But Lallemand says there is a distinguishing detail in Moussaoui's case. "When Moussaoui arrived on American soil, on February 23, 2001, all the kamikaze teams were established, and all had already undergone their pilot training." Moussaoui likely did not have the time to prepare for participation in the events of 11 September. Perhaps he was preparing for a different attack, Lallemand suggests. But which one? he asks.


In Britain's "Independent," columnist Adrian Hamilton discusses British participation in a U.S.-led military campaign in Iraq. Hamilton says British Prime Minister Tony Blair "is entirely in the hands of Washington." Blair "may or may not be sympathetic himself to the idea of intervening to topple Saddam Hussein, [but] when push comes to shove, he is going to commit British troops to whatever venture America decides upon."

Hamilton stresses that this would be an extremely serious action. "For British and American troops to go to war against another country specifically to unseat its government is a breach of every international convention. For a Western army to march deliberately onto Arab soil would arouse a wave of protest and street feeling in the Middle East whose effects could be catastrophic. And then how would you govern Iraq once you had changed the regime?" he asks. He describes Iraq's more democratically-minded opposition as "weak and divided."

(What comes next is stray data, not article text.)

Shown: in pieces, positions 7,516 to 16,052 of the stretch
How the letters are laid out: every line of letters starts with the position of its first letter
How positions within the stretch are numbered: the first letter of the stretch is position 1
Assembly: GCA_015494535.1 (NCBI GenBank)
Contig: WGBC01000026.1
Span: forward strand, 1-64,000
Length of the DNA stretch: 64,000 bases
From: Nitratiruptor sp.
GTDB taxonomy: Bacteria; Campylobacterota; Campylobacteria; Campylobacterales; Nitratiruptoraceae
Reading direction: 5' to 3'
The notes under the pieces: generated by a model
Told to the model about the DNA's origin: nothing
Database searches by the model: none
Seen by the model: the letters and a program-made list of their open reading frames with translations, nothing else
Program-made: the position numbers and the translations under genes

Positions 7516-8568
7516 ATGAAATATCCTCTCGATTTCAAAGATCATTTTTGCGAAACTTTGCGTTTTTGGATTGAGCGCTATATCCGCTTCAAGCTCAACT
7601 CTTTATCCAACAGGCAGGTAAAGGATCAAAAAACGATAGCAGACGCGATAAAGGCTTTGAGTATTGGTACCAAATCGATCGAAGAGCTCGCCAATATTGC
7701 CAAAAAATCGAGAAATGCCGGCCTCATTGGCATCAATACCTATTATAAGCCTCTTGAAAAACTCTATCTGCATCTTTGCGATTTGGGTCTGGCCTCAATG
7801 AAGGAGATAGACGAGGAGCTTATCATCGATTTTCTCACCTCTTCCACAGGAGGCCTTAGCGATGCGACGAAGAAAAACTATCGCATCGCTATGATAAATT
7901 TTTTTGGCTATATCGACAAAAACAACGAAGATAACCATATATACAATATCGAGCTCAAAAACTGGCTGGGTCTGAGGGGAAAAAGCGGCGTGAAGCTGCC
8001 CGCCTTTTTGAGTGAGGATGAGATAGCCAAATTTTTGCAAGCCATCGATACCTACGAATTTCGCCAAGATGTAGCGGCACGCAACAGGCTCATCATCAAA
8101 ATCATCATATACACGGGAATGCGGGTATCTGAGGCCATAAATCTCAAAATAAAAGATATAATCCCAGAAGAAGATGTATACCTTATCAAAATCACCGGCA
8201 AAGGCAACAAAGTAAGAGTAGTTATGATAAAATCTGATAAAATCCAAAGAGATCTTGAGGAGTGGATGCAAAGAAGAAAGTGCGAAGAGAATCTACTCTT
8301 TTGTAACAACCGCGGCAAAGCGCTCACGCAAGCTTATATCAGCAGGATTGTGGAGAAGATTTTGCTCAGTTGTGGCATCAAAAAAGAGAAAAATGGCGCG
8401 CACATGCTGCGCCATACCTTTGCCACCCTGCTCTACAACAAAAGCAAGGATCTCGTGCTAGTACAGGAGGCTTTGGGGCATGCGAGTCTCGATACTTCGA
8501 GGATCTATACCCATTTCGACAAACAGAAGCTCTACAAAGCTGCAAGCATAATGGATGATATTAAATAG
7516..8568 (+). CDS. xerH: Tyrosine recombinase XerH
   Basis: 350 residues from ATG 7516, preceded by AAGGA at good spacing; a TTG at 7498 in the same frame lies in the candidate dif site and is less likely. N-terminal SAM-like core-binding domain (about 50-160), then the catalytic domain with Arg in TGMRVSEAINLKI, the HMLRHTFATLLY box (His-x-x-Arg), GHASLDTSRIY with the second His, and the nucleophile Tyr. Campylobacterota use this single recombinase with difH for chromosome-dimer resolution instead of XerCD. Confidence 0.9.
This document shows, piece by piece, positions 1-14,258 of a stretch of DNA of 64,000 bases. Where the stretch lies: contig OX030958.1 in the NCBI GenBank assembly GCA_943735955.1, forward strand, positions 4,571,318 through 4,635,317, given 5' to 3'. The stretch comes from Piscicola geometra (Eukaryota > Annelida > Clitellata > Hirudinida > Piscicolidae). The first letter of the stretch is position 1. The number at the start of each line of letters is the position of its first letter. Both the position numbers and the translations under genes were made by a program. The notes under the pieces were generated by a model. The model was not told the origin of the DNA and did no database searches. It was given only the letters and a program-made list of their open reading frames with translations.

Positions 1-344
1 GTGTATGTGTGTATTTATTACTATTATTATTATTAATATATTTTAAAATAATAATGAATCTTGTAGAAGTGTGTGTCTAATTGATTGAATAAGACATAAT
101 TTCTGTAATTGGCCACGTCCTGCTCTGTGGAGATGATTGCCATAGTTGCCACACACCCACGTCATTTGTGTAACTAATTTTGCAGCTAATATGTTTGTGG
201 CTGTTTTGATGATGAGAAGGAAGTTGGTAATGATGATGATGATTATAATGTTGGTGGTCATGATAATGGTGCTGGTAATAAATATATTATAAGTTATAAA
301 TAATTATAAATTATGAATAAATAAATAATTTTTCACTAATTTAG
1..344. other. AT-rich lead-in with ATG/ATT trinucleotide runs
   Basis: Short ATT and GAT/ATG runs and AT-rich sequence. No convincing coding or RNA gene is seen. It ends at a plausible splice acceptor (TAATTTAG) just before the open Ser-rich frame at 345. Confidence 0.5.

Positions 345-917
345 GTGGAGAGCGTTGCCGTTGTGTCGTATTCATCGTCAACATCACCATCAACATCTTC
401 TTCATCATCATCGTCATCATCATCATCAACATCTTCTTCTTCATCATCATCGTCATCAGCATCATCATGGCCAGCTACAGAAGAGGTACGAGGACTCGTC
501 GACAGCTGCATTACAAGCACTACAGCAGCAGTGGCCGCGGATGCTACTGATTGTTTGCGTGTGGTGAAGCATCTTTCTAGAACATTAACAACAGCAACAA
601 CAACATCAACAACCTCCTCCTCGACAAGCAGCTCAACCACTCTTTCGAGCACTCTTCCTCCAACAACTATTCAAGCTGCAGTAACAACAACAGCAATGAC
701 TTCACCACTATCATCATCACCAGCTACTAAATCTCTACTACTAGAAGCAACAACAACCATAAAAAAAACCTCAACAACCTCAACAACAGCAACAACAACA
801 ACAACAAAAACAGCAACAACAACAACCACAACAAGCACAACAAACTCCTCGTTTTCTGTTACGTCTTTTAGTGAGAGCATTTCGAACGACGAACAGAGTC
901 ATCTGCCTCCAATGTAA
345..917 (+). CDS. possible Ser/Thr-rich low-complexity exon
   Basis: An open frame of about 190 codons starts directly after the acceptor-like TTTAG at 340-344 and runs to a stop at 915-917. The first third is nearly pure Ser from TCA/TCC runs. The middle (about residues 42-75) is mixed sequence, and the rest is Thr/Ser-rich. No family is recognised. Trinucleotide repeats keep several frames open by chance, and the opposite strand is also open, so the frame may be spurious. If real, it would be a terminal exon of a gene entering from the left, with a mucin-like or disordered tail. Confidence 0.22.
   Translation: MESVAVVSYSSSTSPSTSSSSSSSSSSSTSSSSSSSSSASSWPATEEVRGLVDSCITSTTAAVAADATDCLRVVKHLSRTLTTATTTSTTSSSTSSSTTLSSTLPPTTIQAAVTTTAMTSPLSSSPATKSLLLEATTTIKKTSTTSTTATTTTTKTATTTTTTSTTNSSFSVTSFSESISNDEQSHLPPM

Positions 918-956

Hamilton goes on to say that risk assessment differs between Europe and the U.S. America regards the primary security threat as coming from rogue states left with Cold War-era resources and technology. But for Europeans, the "bitter regional conflicts exposed by the end of the Cold War" are the greatest threat. Thus, for them, the "Israeli-Palestinian conflict is the source of terrorism, not Iraq."


An item in France's "Le Monde" also discusses Zacarias Moussaoui, and questions whether his trial will shed new light on the events of 11 September. After months of denying his participation in the 11 September attacks, Moussaoui pleaded guilty earlier this month (18 July), admitting to membership in Al-Qaeda and involvement in the September hijackings. "Le Monde" remarks that 11 months of confinement must have made an impact. But Judge Leonie Brinkema, surprised at this reversal, "refused to accept his plea and imposed upon him one week of reflection" to reconsider.

Moussaoui subsequently withdrew his guilty plea in order to avoid capital punishment. But he will have to go further, the paper says, and explain in detail his role in the affair. "Le Monde" says the initial and repeated denials of the accused, the incoherence, at times, of his comments and his repeated insults over past months throw doubt on his credibility, leaving Judge Brinkema "a delicate task" ahead.